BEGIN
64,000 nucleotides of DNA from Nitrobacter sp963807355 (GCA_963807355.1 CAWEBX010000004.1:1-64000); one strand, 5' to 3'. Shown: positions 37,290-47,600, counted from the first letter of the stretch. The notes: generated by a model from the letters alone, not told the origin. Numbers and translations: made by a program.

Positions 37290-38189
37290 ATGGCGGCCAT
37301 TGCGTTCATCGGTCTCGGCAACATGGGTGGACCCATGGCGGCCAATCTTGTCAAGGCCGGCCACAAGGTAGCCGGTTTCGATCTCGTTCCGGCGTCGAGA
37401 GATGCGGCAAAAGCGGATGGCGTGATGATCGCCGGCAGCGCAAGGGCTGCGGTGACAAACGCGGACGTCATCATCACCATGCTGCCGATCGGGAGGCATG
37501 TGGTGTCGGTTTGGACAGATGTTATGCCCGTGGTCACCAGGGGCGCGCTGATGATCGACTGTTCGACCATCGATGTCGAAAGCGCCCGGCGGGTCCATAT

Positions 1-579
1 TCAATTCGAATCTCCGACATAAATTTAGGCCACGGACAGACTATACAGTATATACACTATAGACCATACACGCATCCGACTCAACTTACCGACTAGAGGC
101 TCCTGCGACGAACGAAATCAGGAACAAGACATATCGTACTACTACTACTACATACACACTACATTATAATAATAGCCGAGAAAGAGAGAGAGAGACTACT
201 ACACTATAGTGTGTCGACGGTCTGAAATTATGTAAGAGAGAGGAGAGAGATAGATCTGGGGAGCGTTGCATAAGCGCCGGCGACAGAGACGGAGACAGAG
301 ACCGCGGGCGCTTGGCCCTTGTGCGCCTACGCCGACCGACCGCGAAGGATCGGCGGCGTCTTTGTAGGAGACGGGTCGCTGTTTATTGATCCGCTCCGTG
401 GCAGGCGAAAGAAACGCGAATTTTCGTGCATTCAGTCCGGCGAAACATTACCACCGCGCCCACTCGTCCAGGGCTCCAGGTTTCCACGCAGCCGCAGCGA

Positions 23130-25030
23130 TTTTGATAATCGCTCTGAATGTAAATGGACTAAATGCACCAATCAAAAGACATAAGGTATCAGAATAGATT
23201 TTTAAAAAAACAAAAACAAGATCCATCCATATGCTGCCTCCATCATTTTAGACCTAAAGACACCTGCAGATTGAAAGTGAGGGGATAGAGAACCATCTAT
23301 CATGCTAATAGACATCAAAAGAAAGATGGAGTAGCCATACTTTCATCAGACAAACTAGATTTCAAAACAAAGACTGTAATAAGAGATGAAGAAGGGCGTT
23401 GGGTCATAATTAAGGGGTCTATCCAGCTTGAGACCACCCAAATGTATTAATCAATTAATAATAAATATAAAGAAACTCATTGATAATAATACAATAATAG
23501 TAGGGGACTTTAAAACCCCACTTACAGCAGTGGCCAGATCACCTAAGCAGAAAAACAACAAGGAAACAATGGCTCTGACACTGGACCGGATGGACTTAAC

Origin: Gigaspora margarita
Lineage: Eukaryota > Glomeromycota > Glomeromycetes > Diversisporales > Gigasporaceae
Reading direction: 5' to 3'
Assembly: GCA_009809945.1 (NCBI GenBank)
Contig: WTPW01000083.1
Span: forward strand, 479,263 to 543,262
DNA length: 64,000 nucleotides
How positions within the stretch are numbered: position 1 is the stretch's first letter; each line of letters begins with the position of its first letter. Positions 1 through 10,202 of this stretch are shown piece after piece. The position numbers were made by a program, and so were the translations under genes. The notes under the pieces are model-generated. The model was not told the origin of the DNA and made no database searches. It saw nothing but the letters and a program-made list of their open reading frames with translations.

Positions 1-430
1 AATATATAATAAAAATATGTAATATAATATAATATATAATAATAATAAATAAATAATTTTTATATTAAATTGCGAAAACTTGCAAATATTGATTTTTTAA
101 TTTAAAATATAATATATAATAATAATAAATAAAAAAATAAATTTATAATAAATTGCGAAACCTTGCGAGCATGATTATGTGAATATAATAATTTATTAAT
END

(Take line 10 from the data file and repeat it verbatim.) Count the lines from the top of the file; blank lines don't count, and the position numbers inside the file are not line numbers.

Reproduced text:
201 ACACTATAGTGTGTCGACGGTCTGAAATTATGTAAGAGAGAGGAGAGAGATAGATCTGGGGAGCGTTGCATAAGCGCCGGCGACAGAGACGGAGACAGAG